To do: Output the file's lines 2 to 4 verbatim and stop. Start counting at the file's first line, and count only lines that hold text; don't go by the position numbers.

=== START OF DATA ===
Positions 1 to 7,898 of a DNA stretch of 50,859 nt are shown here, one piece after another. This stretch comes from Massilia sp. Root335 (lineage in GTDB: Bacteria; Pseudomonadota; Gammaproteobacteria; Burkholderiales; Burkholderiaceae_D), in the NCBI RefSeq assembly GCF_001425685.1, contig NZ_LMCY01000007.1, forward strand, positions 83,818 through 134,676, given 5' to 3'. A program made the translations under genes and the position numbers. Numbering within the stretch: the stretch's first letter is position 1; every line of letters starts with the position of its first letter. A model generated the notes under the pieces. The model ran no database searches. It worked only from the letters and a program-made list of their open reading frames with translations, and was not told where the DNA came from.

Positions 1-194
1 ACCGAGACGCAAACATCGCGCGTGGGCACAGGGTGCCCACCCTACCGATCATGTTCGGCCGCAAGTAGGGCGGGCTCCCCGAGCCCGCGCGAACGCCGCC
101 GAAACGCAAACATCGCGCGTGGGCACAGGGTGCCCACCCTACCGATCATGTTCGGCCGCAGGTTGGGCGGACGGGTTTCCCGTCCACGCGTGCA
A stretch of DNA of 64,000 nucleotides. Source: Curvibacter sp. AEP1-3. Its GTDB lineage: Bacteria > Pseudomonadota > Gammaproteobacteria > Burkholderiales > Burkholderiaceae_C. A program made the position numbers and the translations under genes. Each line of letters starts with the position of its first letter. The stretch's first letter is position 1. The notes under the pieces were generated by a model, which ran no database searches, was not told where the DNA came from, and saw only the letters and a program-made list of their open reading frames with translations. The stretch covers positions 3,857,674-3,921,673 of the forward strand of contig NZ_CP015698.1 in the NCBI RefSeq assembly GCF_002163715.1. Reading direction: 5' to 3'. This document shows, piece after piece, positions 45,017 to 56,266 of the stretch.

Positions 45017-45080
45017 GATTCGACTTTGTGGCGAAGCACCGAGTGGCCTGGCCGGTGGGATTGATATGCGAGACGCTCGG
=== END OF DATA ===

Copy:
Positions 1-194
1 ACCGAGACGCAAACATCGCGCGTGGGCACAGGGTGCCCACCCTACCGATCATGTTCGGCCGCAAGTAGGGCGGGCTCCCCGAGCCCGCGCGAACGCCGCC
101 GAAACGCAAACATCGCGCGTGGGCACAGGGTGCCCACCCTACCGATCATGTTCGGCCGCAGGTTGGGCGGACGGGTTTCCCGTCCACGCGTGCA